Editor’s Note: Every once in a while I get an offer for a contributed article that doesn’t have much at all to do with helping make us better road riders. At first blush, that was my inclination toward this article. But the more I thought about it, the more I thought running this piece made sense. Keeping your brain and mind active throughout life are vitally important – no less so than keeping your body active. I even had fun playing some of the games at the links in the story. Maybe you will, too. And, in case you didn’t know it, March 13-19 is Brain Awareness Week. So the timing couldn’t be better.
By George Mears
Just like your muscles, your brain needs regular exercise in order to keep it in prime condition and to ward off deterioration. Keeping your brain active and engaged helps it remain strong and ward off the deterioration that characterizes dementia and Alzheimer’s. By playing games such as specially-designed brain training computer games and card games, you can minimize the brain health deterioration that puts you at risk of these diseases.
Here are 4 of the best types of brain-boosting games to help you keep your brain sharp, keep deterioration at bay and reduce your risk of Alzheimer’s.
1. Computer Games
While there is something to be said for playing games with a group of people and enjoying the added benefits of socializing, playing computer games is one way to give your brain the exercise it needs to minimize brain deterioration. Developers are designing and creating games specifically for brain training, and many of them involve challenging your working memory and mental agility.
Some of the best games for Alzheimer’s and dementia patients, in addition to those at risk of developing dementia and Alzheimer’s, include Luminosity and Dakim. Luminosity stimulates your brain every day with games designed to improve the working memory. On the other hand, Dakim is billed as a “brain fitness program” that provides a set of games and puzzles designed for a more comprehensive brain workout. Other computer games incorporate puzzles and challenges that get more difficult as players progress, giving them a good brain workout each time they play.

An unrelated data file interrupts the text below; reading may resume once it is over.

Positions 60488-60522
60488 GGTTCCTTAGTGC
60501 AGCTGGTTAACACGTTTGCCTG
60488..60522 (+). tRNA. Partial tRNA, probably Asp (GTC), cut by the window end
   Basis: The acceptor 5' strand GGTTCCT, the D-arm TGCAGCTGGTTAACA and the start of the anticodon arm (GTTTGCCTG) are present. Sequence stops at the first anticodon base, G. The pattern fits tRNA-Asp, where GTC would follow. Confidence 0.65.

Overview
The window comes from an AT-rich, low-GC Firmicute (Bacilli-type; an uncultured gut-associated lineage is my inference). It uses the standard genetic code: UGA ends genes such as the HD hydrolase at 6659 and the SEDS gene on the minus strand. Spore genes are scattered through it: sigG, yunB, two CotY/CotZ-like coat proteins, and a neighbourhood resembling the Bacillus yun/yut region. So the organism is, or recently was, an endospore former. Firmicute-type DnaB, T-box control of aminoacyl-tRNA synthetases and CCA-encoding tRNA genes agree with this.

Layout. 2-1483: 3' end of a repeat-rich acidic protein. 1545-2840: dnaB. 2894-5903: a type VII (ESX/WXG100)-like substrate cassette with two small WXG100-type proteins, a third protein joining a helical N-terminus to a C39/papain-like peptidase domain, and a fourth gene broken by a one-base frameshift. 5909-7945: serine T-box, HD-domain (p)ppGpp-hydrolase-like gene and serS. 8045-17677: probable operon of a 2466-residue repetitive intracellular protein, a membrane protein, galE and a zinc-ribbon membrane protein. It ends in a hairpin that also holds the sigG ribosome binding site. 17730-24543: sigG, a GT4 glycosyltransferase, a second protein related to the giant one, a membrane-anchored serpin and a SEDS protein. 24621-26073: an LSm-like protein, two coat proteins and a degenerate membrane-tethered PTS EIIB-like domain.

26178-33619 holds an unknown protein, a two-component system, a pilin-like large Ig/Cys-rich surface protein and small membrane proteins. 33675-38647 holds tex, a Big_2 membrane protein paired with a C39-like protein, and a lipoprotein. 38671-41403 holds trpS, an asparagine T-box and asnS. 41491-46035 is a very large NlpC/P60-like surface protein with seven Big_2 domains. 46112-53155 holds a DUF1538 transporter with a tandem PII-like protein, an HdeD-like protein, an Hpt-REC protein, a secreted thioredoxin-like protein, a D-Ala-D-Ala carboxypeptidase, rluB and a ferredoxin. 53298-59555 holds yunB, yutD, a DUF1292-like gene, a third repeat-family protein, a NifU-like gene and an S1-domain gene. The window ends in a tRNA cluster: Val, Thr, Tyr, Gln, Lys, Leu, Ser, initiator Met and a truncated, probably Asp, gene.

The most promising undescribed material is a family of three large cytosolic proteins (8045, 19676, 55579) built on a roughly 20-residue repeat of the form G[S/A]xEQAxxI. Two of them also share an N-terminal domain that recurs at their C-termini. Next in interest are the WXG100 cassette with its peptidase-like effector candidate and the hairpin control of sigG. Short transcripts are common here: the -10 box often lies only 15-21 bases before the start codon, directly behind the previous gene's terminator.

2. Card Games
Card games provide an ideal way to exercise the brain and help stave off further deterioration. When we play a game of cards, we sharpen our minds and create memories when we play with others. Card players must strategize, look ahead, and consider possible outcomes. Problem-solving skills must be employed quickly and covertly, and math skills come into play when players need to do mental math or use analysis to determine their next move.
Memory also comes into play when you are playing cards. You have to monitor which cards have been played in addition to the behavior of fellow players in order to know if they’ve been bluffing. You also have to use your memory to continue conversations with fellow card players from the week before.
3. One of These Things Is Not Like the Other
A fun game that you may be familiar with if you have children in your life is One of These Things is Not Like the Others. Players must begin by looking over the objects in the game and search, scan, and sort to identify the item that does not have any connection to the others. People at risk of dementia benefit from playing this game because they must determine which pieces of information about the items are the most helpful in choosing the one that does not belong. Repeated practice builds stamina in the person and improves the speed and ease of filtering information and getting to that which is most important.
4. Play Sudoku
Sudoku is a math game that doubles as a memory game. Designed for a single player, Sudoku consists of grids with some boxes pre-filled with the numbers one through nine. Players must look at the numbers given and then fill in each remaining empty box with a number that does not repeat in a row, column, or block. The game is challenging because there is one correct answer for each empty box, and players must solve the puzzle until all empty boxes are full. Sudoku puts players’ math skills, memories, and problem-solving skills to the test and stimulates several areas of the brain to keep it active and engaged enough to stave off more deterioration.
Keeping your brain active and engaged helps it remain strong and ward off the deterioration that characterizes dementia and Alzheimer’s. By playing games such as specially-designed brain training computer games and card games, you can minimize the brain health deterioration that puts you at risk of these diseases.
George Mears is a brain fitness expert, educator, and counselor. One of his primary areas of study is neuroplasticity, the brain’s ability to change and improve over one’s lifetime. He believes in the power of games, puzzles, memory activities, and other brain-boosting practices to encourage brain plasticity and minimize brain health deterioration and shares his thoughts and favorite brain fitness exercises at BrainWellness.info.